Being an educator today requires that we be digitally literate. Beyond that we also need to have a basic understanding of these technology tools for learning. The ultimate plan for education is to have kids learn to intelligently communicate, critically think, collaborate and create in their world. The very tools that they will use today to do all of this are technological. The tools that they will use in their future will be even more advanced technology. Educators have a responsibility to deliver a relevant education to their students. That requires digital literacy.

I often had to debate some of my higher ed colleagues as I incorporated more and more technology into my education courses. Colleagues telling me that I was not teaching a technology course, but rather an education course often challenged me. I would insist that I was teaching an education course, and using technology tools for learning that the future educators in my class need to understand. However, in the minds of my colleagues technology and education were two separate entities.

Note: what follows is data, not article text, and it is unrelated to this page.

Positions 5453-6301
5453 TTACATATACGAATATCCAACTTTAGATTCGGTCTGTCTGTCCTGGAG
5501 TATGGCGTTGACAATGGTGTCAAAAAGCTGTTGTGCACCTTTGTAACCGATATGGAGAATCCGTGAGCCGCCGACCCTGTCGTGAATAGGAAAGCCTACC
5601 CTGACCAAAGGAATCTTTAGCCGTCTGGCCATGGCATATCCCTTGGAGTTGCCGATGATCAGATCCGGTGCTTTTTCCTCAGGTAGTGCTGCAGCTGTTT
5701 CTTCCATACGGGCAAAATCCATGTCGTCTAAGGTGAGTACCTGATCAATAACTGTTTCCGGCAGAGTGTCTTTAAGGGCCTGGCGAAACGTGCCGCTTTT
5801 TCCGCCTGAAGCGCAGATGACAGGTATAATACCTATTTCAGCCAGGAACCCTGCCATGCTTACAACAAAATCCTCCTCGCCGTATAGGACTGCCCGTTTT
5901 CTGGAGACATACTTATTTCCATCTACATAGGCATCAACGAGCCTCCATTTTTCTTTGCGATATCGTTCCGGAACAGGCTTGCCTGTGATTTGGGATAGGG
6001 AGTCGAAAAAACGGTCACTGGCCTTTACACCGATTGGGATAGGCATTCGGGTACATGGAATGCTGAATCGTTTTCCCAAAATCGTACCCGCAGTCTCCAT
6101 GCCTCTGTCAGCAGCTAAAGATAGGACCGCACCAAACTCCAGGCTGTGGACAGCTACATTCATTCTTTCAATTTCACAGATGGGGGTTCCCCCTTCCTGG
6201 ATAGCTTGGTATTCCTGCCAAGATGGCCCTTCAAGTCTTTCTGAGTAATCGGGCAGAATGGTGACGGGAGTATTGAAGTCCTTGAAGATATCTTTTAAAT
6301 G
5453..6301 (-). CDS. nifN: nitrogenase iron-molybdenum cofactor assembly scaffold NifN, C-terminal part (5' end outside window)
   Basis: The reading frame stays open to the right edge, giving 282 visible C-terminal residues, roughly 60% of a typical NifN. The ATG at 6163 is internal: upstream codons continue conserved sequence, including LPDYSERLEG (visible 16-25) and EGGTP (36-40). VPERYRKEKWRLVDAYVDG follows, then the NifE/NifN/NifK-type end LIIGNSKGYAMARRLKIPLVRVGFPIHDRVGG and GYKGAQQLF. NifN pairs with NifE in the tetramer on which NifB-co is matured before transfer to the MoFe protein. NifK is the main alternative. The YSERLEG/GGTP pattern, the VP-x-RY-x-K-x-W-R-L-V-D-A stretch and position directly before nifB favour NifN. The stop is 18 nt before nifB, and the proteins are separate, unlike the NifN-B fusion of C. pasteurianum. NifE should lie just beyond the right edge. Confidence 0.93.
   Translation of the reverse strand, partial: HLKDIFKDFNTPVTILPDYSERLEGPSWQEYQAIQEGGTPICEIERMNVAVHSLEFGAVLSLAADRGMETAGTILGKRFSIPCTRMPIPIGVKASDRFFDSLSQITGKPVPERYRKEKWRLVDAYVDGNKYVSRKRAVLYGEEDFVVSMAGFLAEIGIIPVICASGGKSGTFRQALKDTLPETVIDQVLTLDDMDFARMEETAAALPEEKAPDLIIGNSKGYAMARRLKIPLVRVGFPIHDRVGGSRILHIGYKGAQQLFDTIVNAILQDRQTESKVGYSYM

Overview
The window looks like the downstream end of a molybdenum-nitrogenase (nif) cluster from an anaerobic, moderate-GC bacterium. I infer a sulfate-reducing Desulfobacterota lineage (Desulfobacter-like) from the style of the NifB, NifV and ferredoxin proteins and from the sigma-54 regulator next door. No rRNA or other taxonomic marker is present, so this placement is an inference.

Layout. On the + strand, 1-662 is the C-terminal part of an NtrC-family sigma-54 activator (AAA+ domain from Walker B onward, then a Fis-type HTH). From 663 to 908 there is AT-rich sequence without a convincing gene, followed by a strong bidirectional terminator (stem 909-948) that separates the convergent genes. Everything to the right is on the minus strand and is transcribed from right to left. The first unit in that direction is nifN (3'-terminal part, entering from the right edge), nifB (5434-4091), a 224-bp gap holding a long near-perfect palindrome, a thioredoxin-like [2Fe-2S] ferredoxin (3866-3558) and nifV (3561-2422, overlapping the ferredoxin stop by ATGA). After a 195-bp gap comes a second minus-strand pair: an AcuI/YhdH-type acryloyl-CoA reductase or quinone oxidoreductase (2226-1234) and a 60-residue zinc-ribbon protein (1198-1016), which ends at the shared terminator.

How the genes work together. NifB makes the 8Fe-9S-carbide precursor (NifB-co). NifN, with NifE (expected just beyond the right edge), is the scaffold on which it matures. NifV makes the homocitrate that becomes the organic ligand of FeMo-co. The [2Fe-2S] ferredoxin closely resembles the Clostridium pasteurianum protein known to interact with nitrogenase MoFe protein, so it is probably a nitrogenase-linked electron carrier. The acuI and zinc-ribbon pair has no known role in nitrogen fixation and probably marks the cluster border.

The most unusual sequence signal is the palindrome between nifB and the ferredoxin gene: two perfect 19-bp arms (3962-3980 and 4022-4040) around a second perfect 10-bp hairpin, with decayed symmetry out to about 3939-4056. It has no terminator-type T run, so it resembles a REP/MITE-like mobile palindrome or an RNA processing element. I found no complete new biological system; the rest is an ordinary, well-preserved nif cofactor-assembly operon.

If we are to accomplish the goal of educating our educators about digital literacy, we need to stop apologizing out of embarrassment for shortcomings. For an educator to say, “I am not a techie” and consider that ample reason not to use digital devices, or not to permit Internet access in a 21st Century classroom is depriving students of skills and sources that they will need for better understanding and a better ability to compete in their world.